It is the main concern of the system in which the invention is implemented to keep the amount of control signals to a minimum in order to allocate the limited available bandwidth to speech/data traffic. In accordance with the relay selection algorithm (RSA) of the invention, a relay is selected out of the NND. Two selection rules are implemented in the choosing of the relay, one relates to the distance of the node from Mynode, and the other relates to the number of neighbours each Othernode has in its respective NND.
To summarize the rules for selecting a relay, firstly, Othernode m has a higher probability of becoming Mynode's relay than Othernode k at the same distance from Mynode, if it has more candidates in its NND than Othernode k. Secondly, Othernode m has a higher probability of becoming Mynode's relay than Othernode k, if its distance from Mynode is larger than the distance of Othernode k while having the same number of candidates in its NND as Othernode k. These two rules apply providing that Mynode's candidate is listed in its NND. The farther a candidate is positioned from Mynode, the less the number of common nodes it has with Mynode. Secondly, the more neighbours a candidate has, the higher the chances of it becoming a relay for Mynode.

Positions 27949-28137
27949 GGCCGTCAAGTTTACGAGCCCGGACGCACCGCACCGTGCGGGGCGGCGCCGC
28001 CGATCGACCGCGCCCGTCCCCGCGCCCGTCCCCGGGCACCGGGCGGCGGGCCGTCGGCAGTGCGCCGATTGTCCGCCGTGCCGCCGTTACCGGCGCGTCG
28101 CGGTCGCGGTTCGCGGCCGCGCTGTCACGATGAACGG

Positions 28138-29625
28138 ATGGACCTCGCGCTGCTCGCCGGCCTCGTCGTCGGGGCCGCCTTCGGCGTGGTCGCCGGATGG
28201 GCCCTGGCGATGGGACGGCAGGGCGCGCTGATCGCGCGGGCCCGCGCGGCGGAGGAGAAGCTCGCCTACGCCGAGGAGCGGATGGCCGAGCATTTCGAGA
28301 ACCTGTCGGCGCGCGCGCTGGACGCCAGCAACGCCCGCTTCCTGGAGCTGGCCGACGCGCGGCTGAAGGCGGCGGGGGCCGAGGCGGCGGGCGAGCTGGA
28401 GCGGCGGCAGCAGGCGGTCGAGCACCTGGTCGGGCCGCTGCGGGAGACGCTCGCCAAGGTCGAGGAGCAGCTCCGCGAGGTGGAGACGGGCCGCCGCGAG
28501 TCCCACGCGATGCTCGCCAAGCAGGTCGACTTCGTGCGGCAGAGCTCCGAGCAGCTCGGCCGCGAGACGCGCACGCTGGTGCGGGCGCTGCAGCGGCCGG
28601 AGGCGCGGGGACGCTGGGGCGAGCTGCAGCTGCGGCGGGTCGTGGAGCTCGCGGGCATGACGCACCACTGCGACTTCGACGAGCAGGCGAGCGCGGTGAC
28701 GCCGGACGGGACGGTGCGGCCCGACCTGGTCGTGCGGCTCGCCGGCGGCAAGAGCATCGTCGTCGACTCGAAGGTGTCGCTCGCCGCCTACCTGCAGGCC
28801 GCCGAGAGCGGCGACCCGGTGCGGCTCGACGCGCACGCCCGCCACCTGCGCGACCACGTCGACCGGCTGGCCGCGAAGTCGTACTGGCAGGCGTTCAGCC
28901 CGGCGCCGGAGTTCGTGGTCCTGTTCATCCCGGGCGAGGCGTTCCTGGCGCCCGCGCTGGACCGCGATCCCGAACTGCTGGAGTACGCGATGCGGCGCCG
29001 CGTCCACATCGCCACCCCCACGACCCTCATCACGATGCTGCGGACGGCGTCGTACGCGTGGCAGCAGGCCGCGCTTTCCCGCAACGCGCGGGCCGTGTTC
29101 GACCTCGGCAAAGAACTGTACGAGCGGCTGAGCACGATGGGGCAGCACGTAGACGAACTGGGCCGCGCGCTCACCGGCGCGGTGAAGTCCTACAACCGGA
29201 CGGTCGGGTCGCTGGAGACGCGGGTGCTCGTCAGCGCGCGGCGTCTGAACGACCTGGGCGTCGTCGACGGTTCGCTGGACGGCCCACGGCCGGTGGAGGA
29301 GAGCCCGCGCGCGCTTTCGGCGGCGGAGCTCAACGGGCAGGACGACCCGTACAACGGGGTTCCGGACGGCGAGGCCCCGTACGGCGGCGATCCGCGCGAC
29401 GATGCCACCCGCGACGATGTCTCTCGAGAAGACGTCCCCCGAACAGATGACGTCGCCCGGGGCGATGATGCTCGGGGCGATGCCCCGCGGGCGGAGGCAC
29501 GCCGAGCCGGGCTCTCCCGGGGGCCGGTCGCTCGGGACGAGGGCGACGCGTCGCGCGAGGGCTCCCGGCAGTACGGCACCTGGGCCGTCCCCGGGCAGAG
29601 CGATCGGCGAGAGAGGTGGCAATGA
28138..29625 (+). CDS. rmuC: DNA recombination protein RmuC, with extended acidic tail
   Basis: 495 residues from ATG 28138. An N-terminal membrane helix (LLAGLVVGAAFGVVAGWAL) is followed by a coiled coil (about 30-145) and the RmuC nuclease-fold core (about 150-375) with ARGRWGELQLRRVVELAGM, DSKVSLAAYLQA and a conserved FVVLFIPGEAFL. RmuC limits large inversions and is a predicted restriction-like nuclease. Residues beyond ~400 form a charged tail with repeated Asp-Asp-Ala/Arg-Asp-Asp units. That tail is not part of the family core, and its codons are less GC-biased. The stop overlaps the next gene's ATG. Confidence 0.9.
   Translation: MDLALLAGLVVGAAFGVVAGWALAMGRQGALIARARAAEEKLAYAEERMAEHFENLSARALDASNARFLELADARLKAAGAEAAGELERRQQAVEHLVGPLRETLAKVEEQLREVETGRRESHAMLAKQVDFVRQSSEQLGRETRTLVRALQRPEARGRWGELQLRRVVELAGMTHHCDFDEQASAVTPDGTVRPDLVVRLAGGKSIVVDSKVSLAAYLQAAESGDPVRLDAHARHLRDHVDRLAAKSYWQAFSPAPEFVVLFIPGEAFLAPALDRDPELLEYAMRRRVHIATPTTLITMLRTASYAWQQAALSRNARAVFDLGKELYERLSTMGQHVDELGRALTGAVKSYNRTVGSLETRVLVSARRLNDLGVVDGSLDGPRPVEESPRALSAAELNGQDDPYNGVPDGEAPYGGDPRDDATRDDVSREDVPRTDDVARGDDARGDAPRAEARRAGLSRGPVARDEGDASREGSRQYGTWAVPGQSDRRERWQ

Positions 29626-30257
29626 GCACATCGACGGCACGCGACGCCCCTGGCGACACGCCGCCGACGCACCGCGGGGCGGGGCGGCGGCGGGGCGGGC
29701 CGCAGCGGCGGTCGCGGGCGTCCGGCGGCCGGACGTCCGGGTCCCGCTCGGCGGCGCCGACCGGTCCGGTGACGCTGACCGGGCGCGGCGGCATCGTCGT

Declaration Regarding a Relay
The Othernode to be selected by Mynode becomes effectively a relay once it has received a message declaring the choice. The message is sent by Mynode and received by all connectable Othernodes, but only an Othernode having the matching ID as sent in the declaration message will automatically become a relay.